Their appeal drew support from the Chamber of Commerce, the National Association of Manufacturers, the National Association of Home Builders and General Electric Co, a company that had made a similar challenge to the EPA compliance orders.

The Supreme Court’s ruling comes at a time when the EPA has faced fierce criticism from many Republicans in Congress who say it has issued the most ambitious clean air regulations in decades and has become heavy-handed in enforcement actions.

Scalia concluded the Sacketts may bring a civil lawsuit under the Administrative Procedures Act to challenge the EPA’s order.

He said that since the EPA’s decision was final and the couple faced potential large fines, they had no other adequate remedy but to bring a civil lawsuit.

Reading his decision from the bench, Scalia said that the Clean Water Act does not prevent judicial review of such orders.

Under the law, violations of the Clean Water Act can result in fines of up to $37,500 per day, plus as much as an additional $37,500 per day for violating the EPA compliance order.

The EPA issues nearly 3,000 compliance orders a year that require accused violators of environmental laws to stop alleged harmful actions and repair any damage that was caused.

The justices overturned a U.S. appeals court ruling that a compliance order was not subject to judicial review until later when the EPA has brought an enforcement action and seeks to have a judge rule in its favor.


The court did not reach the broader question of whether the EPA’s order violated the constitutional right of due process. It only held that the Administrative Procedures Act, which provides certain rules for federal regulatory agencies, applied.

Scalia said that the Sacketts would not get an adequate remedy if they had to apply to the Army Corps of Engineers for a permit and then file suit if that permit was denied.

He said the Clean Water Act was not “uniquely designed to enable the strong-arming of regulated parties into ‘voluntary compliance’ without the opportunity for judicial review.”

Scalia concluded the 10-page opinion by saying the EPA’s orders will remain an effective way to secure prompt, voluntary compliance in the many cases when there was no substantial basis to question their validity.

Justice Samuel Alito wrote a short separate opinion concurring in the outcome. He said allowing property owners to sue was better than nothing, but urged Congress to adopt new legislation clarifying the reach of the Clean Water Act.

Government attorneys had defended the compliance orders as a quick way to stop environmental damage and argued that allowing accused polluters to get a court hearing would tie the EPA up in lengthy litigation.

An attorney for the Sacketts argued that they should not have to wait for years for judicial review until the EPA decides to go to court and said the compliance order was coercive, requiring action to avoid potentially huge fines.

Damien Schiff, the attorney for the couple, hailed the ruling. “EPA is not above the law,” he said.

“That’s the bottom line with today’s ruling. This is a great day for Mike and Chantell Sackett, because it confirms that EPA can’t deny them access to justice. EPA can’t repeal the Sacketts’ fundamental right to their day in court,” he said.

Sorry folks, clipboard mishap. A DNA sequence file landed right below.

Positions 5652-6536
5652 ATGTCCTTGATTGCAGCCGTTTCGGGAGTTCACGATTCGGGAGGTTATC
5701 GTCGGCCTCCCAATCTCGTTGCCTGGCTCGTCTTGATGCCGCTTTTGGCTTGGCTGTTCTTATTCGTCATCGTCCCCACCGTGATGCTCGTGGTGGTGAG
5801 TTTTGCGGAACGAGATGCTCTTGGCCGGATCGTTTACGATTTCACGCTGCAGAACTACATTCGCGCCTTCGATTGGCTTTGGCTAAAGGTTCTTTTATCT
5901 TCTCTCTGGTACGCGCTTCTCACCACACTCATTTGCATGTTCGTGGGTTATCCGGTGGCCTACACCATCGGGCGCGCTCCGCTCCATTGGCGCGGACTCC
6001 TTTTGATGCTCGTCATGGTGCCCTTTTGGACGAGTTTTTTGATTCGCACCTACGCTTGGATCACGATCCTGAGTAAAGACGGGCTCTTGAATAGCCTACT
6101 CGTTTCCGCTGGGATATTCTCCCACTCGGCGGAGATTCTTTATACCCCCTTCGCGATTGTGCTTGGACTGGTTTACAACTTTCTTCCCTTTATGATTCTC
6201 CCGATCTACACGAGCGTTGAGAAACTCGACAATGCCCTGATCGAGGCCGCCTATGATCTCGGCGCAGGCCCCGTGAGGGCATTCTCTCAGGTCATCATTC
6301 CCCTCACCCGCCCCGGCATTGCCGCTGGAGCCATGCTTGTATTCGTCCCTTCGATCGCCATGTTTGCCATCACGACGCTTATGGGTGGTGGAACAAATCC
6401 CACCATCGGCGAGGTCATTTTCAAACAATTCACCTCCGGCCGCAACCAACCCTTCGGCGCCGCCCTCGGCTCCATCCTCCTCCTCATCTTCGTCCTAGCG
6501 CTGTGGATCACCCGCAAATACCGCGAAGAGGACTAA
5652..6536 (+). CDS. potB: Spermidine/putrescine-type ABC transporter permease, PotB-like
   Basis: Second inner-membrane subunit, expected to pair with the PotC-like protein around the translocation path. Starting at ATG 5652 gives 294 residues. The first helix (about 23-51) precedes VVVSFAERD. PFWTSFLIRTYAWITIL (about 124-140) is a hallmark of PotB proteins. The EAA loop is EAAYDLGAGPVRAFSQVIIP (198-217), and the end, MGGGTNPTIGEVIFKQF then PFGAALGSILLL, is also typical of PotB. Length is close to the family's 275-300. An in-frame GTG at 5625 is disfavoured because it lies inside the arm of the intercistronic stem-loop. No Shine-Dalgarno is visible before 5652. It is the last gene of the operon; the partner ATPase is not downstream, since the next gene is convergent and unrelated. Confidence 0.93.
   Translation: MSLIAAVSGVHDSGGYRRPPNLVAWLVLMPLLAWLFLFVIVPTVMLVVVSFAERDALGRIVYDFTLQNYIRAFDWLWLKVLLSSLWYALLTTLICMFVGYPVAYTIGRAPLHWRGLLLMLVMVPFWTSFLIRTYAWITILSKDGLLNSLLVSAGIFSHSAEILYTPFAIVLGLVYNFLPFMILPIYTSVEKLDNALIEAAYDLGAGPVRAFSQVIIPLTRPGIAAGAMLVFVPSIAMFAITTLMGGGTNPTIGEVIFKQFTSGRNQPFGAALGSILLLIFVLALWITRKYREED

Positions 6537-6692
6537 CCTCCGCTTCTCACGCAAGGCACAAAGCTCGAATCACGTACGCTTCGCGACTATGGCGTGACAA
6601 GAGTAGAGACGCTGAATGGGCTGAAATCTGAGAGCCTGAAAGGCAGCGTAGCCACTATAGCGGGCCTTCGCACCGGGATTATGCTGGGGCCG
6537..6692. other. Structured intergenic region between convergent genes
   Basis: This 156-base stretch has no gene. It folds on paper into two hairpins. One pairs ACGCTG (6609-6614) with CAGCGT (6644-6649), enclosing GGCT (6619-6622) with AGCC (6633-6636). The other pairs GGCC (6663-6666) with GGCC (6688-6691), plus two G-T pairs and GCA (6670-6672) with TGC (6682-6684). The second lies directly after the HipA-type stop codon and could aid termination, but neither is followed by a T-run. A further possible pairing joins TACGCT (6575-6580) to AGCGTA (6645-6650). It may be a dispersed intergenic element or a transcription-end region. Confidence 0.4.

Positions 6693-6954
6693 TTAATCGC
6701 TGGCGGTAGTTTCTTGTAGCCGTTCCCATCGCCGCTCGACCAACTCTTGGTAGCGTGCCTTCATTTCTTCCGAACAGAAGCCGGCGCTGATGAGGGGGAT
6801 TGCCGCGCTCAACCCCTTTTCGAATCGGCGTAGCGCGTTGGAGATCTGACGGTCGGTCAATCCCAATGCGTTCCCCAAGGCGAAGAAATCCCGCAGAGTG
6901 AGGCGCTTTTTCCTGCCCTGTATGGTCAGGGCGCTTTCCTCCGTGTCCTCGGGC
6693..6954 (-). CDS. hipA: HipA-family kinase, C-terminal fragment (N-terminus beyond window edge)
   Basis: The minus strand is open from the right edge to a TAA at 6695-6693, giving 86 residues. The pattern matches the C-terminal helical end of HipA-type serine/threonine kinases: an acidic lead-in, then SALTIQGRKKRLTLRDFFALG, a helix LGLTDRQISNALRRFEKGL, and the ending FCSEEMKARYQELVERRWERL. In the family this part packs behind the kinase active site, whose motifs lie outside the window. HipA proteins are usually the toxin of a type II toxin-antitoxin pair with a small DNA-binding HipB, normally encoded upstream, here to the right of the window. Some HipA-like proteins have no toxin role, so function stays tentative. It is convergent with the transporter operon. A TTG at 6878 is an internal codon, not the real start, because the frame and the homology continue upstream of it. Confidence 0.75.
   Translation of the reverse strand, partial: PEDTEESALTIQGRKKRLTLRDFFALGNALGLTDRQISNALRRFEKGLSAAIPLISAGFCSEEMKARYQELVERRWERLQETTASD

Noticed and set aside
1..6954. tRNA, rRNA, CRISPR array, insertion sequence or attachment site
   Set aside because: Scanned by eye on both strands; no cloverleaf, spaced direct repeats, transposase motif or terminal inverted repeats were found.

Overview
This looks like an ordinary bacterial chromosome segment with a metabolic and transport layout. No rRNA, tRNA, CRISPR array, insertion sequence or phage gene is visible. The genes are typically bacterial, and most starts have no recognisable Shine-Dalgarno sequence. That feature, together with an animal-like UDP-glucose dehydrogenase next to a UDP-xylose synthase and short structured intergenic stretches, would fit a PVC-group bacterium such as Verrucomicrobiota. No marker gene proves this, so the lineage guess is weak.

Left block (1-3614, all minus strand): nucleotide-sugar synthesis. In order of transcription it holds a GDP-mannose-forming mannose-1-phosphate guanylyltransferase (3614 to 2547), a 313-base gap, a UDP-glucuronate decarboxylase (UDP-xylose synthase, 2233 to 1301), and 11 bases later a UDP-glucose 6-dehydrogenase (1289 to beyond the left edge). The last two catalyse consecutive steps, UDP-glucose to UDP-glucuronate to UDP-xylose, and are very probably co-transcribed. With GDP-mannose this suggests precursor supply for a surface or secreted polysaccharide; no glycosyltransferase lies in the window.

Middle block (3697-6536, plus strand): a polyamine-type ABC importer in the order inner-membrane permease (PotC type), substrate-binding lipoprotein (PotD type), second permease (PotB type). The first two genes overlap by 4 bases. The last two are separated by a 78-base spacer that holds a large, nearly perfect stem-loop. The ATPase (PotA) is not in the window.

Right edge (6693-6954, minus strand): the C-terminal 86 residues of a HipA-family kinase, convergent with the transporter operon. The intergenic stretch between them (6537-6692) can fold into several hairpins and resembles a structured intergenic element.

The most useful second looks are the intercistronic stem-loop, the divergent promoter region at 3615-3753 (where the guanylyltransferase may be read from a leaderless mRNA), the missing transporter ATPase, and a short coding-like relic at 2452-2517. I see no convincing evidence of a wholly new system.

Jon Devine, senior attorney in the water program at the Natural Resources Defense Council, said the EPA still can issue compliance orders.

“The Supreme Court did not give anyone a license to pollute. Pure and simple. Those who pollute our waters will still be held accountable,” he said. The ruling “grants recipients of such orders, at a time of their choosing, a day in court to challenge them to promote speedy resolution of pollution problems.”

The Supreme Court case is Sackett v EPA, No. 10-1062.

(Reporting By James Vicini; Editing by Xavier Briand)

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7 Recent Victories for Raw Milk Freedom Advocates

Farmageddon, Federal gov & land grabs

Let’s have a toast to raw milk

Heather Callaghan
Activist Post

Things can seem really grim in the world of food freedom when farmers and food club members are jailed and squashed for providing fresh milk, while the media continues to spread outright lies about its consumption.

Just when it appears that the force, bans, food destruction, jail time, and deception are too much to handle – the people parry and thrust! In this dark cloud of oppression against health freedom and self-sufficiency, there are indeed some overlooked silver linings. For every bout of extreme force, there is a doubly powerful backlash.

Increasing Rallies To Defend Small Milk Farmers

There have been a handful of impressive rallies to defend raided small farms in the last year including the most recent one supporting Vernon Hershberger. Around 300 people showed up at his Wisconsin court hearing and were jam packed into the courtroom and basement during proceedings.

He refused to have a hearing without his own camera rolling and would not accept offers for settlement, i.e. reduced punishment for accepting guilt for four misdemeanors. The pressure from the crowd, his gentle constancy, and his recordings may have led the judge to rethink the call of prosecutors to punish him for violating bail terms. His trial date has been pushed to September.

The attendees and Hershberger signed a Declaration of Food Independence and went to a workshop to learn about standing up to food and farm tyranny.